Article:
Compounding Christie’s difficulty as he tries to juggle his national duties as chairman of the Republican Governors Association with upcoming fundraising trips to Texas, Utah, Illinois, Georgia, Connecticut, and Massachusetts is the allegation against Lt. Gov. Kim Guadagno, who fills in as governor when Christie is out of state.
Guadagno may soon be facing subpoenas of her own based on Zimmer’s allegation -- which Guadagno has denied -- that she passed on a direct message from Christie threatening to withhold Sandy aid from Hoboken unless Zimmer pushed through a high-rise development proposed by the Rockefeller Group and represented by the law firm of David Samson, Christie’s appointee as Port Authority chairman.
Ironically, Christie’s first trip as Republican Governors Association chairman took him out of state to Florida the weekend that Zimmer’s charge hit the national airwaves on MSNBC and CNN. Republican Gov. Rick Scott had already cancelled a planned public appearance with Christie because of the Bridgegate scandal, and the governor spent the weekend avoiding the national media at a series of closed fundraisers.
With Christie away, it took almost three days for the Christie administration to put together a press conference by Guadagno and a public response by other administration officials to the Zimmer allegations -- a critical delay that ceded the airwaves to Zimmer and Democratic legislative leaders to chip away at the governor’s credibility.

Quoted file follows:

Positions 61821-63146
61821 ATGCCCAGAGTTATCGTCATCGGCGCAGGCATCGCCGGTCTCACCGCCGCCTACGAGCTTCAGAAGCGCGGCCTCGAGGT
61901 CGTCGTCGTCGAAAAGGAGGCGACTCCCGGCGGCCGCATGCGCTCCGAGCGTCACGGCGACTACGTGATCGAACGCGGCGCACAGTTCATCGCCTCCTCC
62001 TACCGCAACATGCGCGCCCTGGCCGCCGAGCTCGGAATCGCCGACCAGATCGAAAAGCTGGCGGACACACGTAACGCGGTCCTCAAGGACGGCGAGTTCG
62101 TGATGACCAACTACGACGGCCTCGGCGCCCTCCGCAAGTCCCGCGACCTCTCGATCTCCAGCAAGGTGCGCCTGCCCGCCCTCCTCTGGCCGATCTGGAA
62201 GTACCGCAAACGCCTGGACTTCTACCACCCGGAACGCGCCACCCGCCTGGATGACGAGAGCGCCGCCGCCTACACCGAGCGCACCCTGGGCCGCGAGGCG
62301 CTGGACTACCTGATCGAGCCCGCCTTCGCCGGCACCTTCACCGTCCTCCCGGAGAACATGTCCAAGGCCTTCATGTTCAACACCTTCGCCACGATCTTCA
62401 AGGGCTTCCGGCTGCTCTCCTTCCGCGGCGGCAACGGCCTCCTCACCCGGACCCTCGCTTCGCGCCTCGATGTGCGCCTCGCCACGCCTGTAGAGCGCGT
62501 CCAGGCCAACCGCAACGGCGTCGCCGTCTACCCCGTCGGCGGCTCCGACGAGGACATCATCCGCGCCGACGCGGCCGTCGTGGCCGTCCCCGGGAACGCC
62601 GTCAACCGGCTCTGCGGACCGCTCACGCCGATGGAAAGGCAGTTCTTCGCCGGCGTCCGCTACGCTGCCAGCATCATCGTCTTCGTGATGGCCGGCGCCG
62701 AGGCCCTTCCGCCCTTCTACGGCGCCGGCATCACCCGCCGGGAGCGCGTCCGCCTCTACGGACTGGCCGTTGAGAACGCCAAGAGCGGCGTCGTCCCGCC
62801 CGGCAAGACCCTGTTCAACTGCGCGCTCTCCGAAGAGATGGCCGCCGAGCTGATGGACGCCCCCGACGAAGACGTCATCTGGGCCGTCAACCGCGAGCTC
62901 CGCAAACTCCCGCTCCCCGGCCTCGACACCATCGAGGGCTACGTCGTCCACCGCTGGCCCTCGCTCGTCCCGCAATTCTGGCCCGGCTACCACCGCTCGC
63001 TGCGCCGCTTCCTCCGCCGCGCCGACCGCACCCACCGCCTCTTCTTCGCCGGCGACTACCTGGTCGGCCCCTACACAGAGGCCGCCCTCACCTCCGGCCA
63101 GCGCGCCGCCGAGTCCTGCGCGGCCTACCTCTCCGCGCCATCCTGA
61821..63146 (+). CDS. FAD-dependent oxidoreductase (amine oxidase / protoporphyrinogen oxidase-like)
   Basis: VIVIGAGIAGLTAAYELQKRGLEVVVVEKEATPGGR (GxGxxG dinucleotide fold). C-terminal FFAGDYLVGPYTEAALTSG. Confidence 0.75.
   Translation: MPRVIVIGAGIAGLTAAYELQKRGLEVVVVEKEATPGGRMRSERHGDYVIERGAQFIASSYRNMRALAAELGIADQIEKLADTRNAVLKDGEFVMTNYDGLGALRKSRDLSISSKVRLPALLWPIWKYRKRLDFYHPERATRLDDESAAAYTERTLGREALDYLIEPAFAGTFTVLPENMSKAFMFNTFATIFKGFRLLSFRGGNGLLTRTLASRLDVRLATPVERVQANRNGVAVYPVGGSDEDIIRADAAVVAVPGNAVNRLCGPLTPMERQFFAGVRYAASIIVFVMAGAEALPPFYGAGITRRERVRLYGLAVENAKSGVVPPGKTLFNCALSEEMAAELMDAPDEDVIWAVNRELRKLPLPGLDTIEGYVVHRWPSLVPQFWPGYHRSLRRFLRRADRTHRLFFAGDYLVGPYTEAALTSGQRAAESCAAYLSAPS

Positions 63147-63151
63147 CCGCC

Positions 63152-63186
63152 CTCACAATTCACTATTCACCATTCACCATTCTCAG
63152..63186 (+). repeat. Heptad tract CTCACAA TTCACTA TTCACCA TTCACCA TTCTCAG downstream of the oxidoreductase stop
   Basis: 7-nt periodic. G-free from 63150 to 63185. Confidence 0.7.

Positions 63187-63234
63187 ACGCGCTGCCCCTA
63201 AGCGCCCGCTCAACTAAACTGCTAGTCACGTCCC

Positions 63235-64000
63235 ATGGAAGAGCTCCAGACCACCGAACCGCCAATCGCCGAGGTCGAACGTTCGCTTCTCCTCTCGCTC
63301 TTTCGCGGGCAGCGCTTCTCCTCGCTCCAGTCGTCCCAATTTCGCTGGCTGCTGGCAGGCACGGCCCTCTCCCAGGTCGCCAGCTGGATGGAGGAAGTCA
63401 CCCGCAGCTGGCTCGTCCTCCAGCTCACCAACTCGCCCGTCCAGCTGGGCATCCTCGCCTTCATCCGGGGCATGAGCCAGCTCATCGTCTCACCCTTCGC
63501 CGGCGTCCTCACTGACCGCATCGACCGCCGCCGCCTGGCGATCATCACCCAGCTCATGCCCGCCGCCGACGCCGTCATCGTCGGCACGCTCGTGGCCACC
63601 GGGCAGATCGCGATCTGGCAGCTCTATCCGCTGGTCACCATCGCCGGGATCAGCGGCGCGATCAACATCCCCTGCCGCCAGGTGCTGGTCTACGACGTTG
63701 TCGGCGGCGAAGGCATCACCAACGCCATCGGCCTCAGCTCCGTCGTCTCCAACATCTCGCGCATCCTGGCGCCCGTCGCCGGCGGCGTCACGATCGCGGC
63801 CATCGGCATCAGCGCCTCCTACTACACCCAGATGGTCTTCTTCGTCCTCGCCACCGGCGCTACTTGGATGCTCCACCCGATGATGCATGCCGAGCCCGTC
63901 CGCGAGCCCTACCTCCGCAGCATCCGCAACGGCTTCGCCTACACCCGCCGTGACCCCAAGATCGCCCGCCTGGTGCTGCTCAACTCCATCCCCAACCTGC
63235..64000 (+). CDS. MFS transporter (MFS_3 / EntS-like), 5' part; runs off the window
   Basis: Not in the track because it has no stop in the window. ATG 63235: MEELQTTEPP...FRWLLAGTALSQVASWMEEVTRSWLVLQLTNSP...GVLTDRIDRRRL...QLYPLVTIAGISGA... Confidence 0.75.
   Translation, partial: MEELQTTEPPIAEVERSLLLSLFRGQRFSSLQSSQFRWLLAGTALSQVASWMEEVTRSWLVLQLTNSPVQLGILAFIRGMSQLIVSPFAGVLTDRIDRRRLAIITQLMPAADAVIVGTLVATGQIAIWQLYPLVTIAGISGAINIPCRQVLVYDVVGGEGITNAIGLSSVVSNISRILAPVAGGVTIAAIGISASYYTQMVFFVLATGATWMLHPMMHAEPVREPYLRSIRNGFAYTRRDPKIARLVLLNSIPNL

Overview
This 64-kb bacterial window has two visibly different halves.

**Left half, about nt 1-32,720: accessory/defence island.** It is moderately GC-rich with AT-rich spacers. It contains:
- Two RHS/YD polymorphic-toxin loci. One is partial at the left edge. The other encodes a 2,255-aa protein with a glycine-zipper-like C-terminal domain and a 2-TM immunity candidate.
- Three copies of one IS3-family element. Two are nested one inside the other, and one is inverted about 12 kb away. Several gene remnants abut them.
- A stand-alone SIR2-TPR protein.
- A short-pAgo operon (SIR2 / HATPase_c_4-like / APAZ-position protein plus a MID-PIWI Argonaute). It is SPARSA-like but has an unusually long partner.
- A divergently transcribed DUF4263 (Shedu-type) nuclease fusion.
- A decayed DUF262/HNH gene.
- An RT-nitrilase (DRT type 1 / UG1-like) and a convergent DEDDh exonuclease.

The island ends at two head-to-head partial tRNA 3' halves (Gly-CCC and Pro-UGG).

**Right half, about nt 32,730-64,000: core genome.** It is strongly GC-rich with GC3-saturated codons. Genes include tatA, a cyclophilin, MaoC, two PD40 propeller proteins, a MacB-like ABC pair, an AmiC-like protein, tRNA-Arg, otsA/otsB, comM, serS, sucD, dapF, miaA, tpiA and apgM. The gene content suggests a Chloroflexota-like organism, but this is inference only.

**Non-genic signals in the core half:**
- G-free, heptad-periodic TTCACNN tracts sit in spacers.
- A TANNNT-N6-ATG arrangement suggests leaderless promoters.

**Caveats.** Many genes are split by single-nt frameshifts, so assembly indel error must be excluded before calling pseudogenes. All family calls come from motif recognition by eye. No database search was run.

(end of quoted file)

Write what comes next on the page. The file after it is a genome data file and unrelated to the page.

Community Affairs Commissioner Richard Constable also denied Zimmer’s allegation that he pressured her to support the Rockefeller Group development, but Constable is now under fire for failing to tell a legislative committee under direct questioning that the Christie administration had fired one of its major Sandy reconstruction contractors.
The subpoenas issued by the Assembly Select Committee on Investigations on January 16, which demand the return of all relevant materials by February 3, are broad in scope, calling not only for documents relating to Bridgegate and its coverup, but also to any abuses of power or coverups of abuses of power by the Christie administration, its reelection campaign, and the Port Authority.
Whether the Christie administration will comply fully with such a broad request from the Legislature or claim some level of executive privilege -- whether outright or through extensive redaction of emails, texts and other documents -- may very well be the next legal battleground.
The governor has twice pledged to comply “with the U.S. Attorney inquiry and other appropriate inquiries and requests for information,” leaving legislators to question whether he regards their investigation as “appropriate.”